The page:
Real estate gains tax in the event of a sale: rules and exceptions

Wealth & Pension Planning
2/3/2023 Reading time: 4 minute(s)

Tips from tax experts for those selling and buying property

Are you lucky enough to be able to sell your own home at a profit? This profit is subject to so-called “real estate gains tax”. The good news is that if you invest the profit in a new property, you can usually defer the tax. But a tax deferral is not a tax gift. Familiarizing yourself with the applicable rules and exceptions is therefore worthwhile.

In metropolitan areas, prices for private residential property have gone in only one direction for years: up. This gives many homeowners the opportunity to sell their house or apartment at a profit. But the cantons are allowed to levy so-called “real estate gains tax” on this profit. Contrary to what the name suggests, it covers more than just the profits on the property; it is also used to assess the development of the real estate’s value.


FAQs on the topic of real estate gains tax

Exactly how much and when real estate gains tax is due depends on a number of factors. To benefit from a tax deferral, you should clarify the following questions:

  • Who was living in the real estate I am selling?

    Only in the case of a permanently and exclusively owner-occupied residential property is a deferral of the real estate gains tax possible. If you are selling your vacation home or an investment property, the law does not provide for a deferral.

  • Do I need to buy a replacement property

    Yes. It is also crucial that the replacement property serves the same purpose as the sold property: It must likewise serve as your main residence, and it must be located in Switzerland. If, on the other hand, you want to move permanently into a rented apartment that you finance with the profit, it is not possible to defer the real estate gains tax.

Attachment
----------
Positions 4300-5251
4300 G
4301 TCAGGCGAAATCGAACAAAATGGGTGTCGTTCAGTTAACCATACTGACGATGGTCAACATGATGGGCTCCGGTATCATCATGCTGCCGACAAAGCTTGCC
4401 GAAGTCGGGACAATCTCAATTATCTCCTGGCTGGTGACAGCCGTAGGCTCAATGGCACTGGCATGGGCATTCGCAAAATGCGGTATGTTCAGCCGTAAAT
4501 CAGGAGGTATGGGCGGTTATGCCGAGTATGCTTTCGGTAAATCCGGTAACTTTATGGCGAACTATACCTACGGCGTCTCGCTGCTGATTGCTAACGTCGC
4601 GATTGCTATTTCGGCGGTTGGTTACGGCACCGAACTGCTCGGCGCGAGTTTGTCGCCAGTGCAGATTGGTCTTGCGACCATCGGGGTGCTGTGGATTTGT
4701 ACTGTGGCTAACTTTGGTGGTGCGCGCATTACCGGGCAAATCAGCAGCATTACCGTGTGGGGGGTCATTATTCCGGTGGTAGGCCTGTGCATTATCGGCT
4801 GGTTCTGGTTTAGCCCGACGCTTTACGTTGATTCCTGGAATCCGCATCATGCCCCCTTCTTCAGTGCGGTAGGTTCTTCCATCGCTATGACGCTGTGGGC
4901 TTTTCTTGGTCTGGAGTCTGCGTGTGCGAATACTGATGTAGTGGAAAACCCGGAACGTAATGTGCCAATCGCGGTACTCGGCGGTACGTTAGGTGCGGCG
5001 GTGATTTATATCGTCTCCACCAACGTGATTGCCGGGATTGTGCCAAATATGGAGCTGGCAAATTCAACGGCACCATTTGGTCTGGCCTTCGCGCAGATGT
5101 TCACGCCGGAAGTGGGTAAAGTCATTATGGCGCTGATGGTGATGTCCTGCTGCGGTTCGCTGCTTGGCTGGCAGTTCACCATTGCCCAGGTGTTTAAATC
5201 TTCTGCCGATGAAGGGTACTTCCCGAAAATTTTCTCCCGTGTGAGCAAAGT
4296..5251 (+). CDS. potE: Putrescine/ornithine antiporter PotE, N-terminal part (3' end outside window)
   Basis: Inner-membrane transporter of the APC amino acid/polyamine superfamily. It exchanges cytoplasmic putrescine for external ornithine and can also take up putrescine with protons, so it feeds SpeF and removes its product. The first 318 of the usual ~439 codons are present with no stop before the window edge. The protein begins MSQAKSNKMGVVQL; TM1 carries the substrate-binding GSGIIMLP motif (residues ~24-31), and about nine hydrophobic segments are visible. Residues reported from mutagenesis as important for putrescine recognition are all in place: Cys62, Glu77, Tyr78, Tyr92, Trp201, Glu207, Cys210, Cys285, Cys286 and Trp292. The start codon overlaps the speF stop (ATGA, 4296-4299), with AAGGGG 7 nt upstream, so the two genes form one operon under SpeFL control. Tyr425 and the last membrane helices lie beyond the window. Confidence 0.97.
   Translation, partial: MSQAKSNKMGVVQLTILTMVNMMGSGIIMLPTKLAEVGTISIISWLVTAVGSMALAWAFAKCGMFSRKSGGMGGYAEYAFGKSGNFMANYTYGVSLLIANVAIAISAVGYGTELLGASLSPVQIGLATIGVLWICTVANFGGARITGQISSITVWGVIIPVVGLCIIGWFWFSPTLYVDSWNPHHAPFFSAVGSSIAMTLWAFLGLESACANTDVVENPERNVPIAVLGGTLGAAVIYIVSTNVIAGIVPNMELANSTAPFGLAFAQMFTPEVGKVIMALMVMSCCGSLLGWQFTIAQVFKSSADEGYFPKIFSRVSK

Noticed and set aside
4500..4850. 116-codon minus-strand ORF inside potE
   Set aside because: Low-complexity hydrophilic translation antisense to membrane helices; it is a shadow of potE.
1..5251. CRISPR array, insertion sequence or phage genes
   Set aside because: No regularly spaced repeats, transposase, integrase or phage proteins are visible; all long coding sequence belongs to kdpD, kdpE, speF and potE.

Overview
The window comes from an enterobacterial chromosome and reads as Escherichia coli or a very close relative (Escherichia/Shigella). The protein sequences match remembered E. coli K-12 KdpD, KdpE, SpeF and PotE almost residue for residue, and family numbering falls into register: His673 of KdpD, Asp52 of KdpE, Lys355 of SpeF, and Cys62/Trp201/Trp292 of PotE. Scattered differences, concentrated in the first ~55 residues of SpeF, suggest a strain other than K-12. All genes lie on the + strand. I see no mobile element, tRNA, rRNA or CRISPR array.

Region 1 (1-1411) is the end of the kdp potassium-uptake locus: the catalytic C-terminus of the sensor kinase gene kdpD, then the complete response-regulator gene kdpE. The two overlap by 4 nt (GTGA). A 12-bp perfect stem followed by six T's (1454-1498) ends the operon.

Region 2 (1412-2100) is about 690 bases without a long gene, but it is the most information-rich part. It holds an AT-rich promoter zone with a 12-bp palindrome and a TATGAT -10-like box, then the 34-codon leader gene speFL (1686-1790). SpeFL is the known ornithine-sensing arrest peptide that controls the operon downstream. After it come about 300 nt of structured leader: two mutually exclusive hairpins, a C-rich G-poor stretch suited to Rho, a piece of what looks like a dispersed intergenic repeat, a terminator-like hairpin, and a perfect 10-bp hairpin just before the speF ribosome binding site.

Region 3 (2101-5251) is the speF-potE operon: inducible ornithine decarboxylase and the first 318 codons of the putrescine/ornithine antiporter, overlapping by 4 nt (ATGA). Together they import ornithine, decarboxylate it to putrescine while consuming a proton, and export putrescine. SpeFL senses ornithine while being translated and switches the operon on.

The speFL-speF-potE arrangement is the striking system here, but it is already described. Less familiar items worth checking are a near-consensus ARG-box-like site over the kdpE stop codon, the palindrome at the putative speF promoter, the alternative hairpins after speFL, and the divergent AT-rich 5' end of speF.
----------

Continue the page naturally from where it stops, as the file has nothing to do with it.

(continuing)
• How much time do I have to purchase a new home?

    The cantons dictate different deadlines here. For example, in Canton Zurich, you generally have two years to purchase a replacement property. If you buy the new property before selling your old, main residence, a tax deferral is also possible, provided the sale of the first property takes place within the next two years. As a rule, you will not be charged for delays in converting or building a new property, unless they are your own fault.[1] If this is the case, however, consult an expert in good time.

    1 This for example is what the Finance Directorate of the Canton of Zurich has to say in a circular, section 4, paragraph17. (available in German)

  • Can I deduct renovation work from the profit?

    In principle, yes, provided that the conversion is of a value-enhancing nature and not of a value-preserving nature. Examples are the construction of a pool or conservatory or a major renovation. This applies to the property to be sold as well as to the replacement:

    • Did you make value-enhancing modifications to your old home after you bought it? Then your profit is reduced by the amount of such value-enhancing investments
    • Do you plan to make value-enhancing modifications to your new home? Implement this plan promptly if the proceeds from the sale are higher than the price of the replacement. The tax authorities will usually credit you for value-enhancing investments, which may result in a partial – or even a full – deferral of real estate gains tax (see example below).

    At this point, at the latest, it is advisable to consult a tax advisor.